5. Bradford MM (1976) A rapid and sensitive method for the quantitation of microgram quantities of protein utilizing the principle of protein-dye binding. Anal Biochem 72:248–254PubMedPubMedCentralGoogle Scholar
  6. Busch G, Hoder D, Reutter W, Tauber R (1989) Selective isolation of individual cell surface proteins from tissue culture cells by a cleavable biotin label. Eur J Cell Biol 50:257–262PubMedGoogle Scholar
  7. Chevalier F (2010) Highlights on the capacities of “gel-based” proteomics. Proteome Sci 8:23PubMedPubMedCentralGoogle Scholar
  8. Cordwell SJ, Thingholm TE (2010) Technologies for plasma membrane proteomics. Proteomics 10:611–627PubMedGoogle Scholar
  9. deBlaquiere J, Burgess AW (1999) Affinity purification of plasma membranes. J Biomol Tech 10:64–71PubMedPubMedCentralGoogle Scholar
  10. Donoghue PM, Hughes C, Vissers JP, Langridge JI, Dunn MJ (2008) Nonionic detergent phase extraction for the proteomic analysis of heart membrane proteins using label-free LC-MS. Proteomics 8:3895–3905PubMedGoogle Scholar
  11. Ellerbroek SM, Wu YI, Overall CM, Stack MS (2001) Functional interplay between type I collagen and cell surface matrix metalloproteinase activity. J Biol Chem 276:24833–24842PubMedGoogle Scholar
  12. Foster LJ, Zeemann PA, Li C, Mann M, Jensen ON, Kassem M (2005) Differential expression profiling of membrane proteins by quantitative proteomics in a human mesenchymal stem cell line undergoing osteoblast differentiation. Stem Cells 23:1367–1377PubMedGoogle Scholar
  13. Giansanti P, Tsiatsiani L, Low TY, Heck AJ (2016) Six alternative proteases for mass spectrometry-based proteomics beyond trypsin. Nat Protoc 11:993–1006PubMedGoogle Scholar
  14. Gilmore JM, Washburn MP (2010) Advances in shotgun proteomics and the analysis of membrane proteomes. J Proteom 73:2078–2091Google Scholar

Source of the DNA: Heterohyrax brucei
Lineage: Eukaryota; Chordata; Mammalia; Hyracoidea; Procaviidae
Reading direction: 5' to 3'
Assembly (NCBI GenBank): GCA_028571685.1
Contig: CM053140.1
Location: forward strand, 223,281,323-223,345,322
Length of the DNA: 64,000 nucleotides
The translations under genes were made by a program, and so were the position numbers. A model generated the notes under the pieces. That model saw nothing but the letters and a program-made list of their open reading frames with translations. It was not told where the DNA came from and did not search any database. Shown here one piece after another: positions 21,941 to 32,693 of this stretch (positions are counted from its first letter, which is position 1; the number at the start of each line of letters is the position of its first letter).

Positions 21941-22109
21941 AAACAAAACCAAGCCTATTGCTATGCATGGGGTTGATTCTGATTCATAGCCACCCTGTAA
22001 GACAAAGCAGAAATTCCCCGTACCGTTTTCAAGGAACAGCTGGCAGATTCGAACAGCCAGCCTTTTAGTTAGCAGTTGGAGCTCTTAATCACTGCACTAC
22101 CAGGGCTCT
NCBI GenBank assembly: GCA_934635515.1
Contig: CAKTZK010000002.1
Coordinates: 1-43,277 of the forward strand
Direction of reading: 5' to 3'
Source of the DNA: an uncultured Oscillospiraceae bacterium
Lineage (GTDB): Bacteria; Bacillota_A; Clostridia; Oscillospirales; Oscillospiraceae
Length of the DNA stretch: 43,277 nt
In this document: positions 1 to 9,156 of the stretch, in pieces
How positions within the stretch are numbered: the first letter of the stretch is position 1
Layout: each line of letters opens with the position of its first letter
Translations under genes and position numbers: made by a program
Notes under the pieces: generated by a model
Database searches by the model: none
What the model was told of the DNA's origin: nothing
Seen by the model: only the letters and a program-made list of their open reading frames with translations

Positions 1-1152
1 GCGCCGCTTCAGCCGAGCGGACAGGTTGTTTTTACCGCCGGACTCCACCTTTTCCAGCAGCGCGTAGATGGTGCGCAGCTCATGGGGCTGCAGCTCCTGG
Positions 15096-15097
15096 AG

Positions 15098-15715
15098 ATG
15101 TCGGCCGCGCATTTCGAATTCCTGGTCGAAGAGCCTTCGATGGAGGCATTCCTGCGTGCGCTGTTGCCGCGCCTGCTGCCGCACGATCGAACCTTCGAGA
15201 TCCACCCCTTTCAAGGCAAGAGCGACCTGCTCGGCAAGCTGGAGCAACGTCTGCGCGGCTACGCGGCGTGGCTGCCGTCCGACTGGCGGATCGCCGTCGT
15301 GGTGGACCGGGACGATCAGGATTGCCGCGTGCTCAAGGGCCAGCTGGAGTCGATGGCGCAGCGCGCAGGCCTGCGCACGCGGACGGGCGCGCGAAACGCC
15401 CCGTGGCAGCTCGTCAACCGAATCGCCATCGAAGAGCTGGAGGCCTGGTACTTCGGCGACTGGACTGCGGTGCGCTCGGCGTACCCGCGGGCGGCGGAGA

15. Gu B, Zhang J, Wu Y, Zhang X, Tan Z, Lin Y, Huang X, Chen L, Yao K, Zhang M (2011) Proteomic analyses reveal common promiscuous patterns of cell surface proteins on human embryonic stem cells and sperms. PLoS ONE 6:e19386PubMedPubMedCentralGoogle Scholar
  16. Hagner-McWhirter A, Winkvist M, Bourin S, Marouga R (2008) Selective labelling of cell-surface proteins using CyDye DIGE fluor minimal dyes. J Vis Exp 21:e945Google Scholar
  17. Hartinger J, Stenius K, Hogemann D, Jahn R (1996) 16-BAC/SDS-PAGE: a two-dimensional gel electrophoresis system suitable for the separation of integral membrane proteins. Anal Biochem 240:126–133PubMedGoogle Scholar
  18. Helbig AO, Heck AJ, Slijper M (2010) Exploring the membrane proteome–challenges and analytical strategies. J Proteom 73:868–878Google Scholar
  19. Hongsachart P, Sinchaikul S, Phutrakul S, Wongkham W, Chen S (2008) Comparative membrane extraction methods for identifying membrane proteome of SW900 squamous lung cancer cell line. Chiang Mai J Sci 35:467–482Google Scholar
  20. Islinger M, Weber G (2008) Free flow isoelectric focusing: a method for the separation of both hydrophilic and hydrophobic proteins of rat liver peroxisomes. Methods Mol Biol 432:199–215PubMedGoogle Scholar
  21. Jang JH, Hanash S (2003) Profiling of the cell surface proteome. Proteomics 3:1947–1954PubMedGoogle Scholar
  22. Josic D, Clifton JG (2007) Mammalian plasma membrane proteomics. Proteomics 7:3010–3029PubMedGoogle Scholar
  23. Kjeldsen L, Sengelov H, Borregaard N (1999) Subcellular fractionation of human neutrophils on Percoll density gradients. J Immunol Methods 232:131–143PubMedGoogle Scholar
  24. Laemmli UK (1970) Cleavage of structural proteins during the assembly of the head of bacteriophage T4. Nature 227:680–685Google Scholar